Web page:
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Author: Sir Muhammad Zafarullah Khan
Description: This book provides a translation by Sir Muhammad Zafarullah Khan of the Riyad as-Salihin, literally "Gardens of the Rightous", written by the Syrian Shafi'i scholar Muhyi ad-din Abu Zakariyya' Yahya b. Sharaf an-Nawawi (1233-78), who was the author of a large number of legal and biographical work, including celebrated collection of forty well-known hadiths, the Kitab al-Arba'in (actually containing some forty three traditions.), much commented upon in the Muslim countries and translated into several European languages. His Riyad as-Salihin is a concise collection of traditions, which has been printed on various occasions, e.g. at Mecca and Cairo, but never before translated into a western language. Hence the present translation by Muhammad Zafarullah Khan will make available to those unversed in Arabic one of the most typical and widely-known collection of this type.
US$14.99 [Order]
Annual Reports on the Persecution of Ahmadiyya Muslim Community in Pakistan. These reports summarise the events and describe how members of the community are harassed, threatened and even killed by the extremists.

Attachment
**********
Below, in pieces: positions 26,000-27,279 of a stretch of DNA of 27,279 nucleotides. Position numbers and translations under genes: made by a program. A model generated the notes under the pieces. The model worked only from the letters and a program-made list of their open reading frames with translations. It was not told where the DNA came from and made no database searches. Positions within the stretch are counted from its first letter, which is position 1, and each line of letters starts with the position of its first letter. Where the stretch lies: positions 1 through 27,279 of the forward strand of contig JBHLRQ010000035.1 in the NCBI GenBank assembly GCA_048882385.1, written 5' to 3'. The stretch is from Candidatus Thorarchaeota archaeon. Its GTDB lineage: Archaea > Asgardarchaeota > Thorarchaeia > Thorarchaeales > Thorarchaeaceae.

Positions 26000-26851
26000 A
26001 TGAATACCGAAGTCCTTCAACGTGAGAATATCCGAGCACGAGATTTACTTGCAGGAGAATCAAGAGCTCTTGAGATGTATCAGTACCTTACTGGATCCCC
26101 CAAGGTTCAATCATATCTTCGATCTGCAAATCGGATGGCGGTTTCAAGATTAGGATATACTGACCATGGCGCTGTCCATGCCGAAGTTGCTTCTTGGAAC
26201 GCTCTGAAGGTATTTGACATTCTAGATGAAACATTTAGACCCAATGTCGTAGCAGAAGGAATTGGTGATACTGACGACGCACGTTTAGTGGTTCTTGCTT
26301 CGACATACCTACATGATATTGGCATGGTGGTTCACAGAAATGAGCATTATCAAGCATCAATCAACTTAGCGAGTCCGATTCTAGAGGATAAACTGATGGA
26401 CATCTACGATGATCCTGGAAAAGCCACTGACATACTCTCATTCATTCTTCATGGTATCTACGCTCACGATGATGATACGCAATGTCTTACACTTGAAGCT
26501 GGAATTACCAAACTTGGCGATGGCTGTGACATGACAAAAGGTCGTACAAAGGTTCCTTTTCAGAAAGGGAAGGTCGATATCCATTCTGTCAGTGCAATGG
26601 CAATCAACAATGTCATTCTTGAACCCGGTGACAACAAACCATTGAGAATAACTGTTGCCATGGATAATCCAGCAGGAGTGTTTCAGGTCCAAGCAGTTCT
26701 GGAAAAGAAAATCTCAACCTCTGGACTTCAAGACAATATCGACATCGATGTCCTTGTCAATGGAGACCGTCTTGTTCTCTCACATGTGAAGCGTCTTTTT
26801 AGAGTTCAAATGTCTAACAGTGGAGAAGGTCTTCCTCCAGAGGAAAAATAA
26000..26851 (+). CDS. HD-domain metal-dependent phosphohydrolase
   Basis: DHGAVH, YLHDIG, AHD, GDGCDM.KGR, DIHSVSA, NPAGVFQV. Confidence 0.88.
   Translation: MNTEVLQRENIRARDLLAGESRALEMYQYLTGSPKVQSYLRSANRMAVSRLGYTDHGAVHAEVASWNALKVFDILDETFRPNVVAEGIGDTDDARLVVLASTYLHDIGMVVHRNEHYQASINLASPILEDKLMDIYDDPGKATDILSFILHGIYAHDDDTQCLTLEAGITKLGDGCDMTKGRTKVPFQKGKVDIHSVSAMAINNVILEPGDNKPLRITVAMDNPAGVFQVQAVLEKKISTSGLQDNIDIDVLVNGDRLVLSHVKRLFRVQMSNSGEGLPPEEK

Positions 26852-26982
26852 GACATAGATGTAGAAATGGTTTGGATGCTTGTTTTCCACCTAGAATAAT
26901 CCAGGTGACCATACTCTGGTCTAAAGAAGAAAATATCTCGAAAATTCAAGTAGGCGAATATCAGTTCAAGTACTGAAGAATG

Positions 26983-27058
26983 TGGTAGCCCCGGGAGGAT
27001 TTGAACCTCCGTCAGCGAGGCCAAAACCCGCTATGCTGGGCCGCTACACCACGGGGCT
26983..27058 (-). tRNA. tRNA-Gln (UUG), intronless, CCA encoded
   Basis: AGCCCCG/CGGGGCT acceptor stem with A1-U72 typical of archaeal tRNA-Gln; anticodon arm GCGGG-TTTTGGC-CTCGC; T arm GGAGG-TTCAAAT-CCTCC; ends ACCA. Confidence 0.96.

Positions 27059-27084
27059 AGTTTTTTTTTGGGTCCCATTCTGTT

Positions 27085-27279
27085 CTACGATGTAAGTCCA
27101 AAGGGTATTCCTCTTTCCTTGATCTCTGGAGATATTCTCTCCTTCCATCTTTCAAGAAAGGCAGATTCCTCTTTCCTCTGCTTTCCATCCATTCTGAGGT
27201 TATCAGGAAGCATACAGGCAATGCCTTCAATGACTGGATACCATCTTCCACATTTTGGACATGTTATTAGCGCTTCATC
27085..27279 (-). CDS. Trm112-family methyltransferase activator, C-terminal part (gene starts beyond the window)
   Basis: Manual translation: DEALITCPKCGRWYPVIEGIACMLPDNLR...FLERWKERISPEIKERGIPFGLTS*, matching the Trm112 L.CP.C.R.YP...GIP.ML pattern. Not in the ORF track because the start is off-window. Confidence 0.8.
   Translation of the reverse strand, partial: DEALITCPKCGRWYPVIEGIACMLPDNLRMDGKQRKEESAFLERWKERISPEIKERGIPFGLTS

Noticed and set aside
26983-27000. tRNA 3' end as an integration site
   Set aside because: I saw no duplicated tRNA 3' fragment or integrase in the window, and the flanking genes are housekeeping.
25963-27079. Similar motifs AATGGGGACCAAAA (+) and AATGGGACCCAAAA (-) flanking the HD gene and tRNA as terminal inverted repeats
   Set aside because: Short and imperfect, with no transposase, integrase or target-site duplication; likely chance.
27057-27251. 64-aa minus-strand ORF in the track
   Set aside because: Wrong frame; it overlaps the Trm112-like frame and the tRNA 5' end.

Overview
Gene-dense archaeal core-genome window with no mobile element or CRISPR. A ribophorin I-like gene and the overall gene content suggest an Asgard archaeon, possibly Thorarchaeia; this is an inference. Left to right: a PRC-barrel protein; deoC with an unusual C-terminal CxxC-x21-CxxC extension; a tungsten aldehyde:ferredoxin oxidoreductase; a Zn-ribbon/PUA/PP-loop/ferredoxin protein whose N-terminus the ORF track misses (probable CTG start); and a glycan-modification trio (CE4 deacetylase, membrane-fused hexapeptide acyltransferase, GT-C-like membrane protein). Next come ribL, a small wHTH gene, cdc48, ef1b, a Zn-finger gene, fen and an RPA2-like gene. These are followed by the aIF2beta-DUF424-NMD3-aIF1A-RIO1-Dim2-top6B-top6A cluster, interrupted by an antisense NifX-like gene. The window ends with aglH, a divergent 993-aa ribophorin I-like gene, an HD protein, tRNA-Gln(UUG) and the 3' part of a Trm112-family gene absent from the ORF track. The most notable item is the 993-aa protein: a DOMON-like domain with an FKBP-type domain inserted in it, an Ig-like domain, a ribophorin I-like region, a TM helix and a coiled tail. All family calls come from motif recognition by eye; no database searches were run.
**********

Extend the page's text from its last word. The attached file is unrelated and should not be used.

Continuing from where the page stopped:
US$10.00 [Order]

Home Worldwide Indonesia February, 2011 No Remorse Shown in Ahmadi…
No Remorse Shown in Ahmadi Attack
Jakarta Globe, Indonesia
HOME
No Remorse Shown in Ahmadi Attack
Ulma Haryanto | February 17, 2011

Akbar Ramanda, a 17-year-old standing trial for taking part in an October attack against an Ahmadiyah community in Bogor, showed no regrets when he acknowledged his actions to the court on Wednesday.

“The people around me were throwing rocks at the mosque,” he told the Cibinong District Court. “They all shouted ‘Destroy the mosque! Disband Ahmadiyah!’ So I shouted with them, too.”

He was testifying as a witness in the trial of two other defendants in the same case: Dede Novi, 18, and Aldi Afriansyah, 23.

The three are the only people from a mob of hundreds who have been charged with destroying property and inciting violence during the riot in Cisalada village in Bogor.

During the incident, the mob burned down houses, schools and a mosque in the village, home to 600 members of the Ahmadiyah minority Islamic sect. Ahmadis are deemed deviant by many mainstream Muslims for their different beliefs on the Prophet Muhammad.

The three defendants, who are not in detention, are facing charges of destruction of property, which carries a maximum penalty of two years, and assault, which carries a maximum sentence of five and a half years.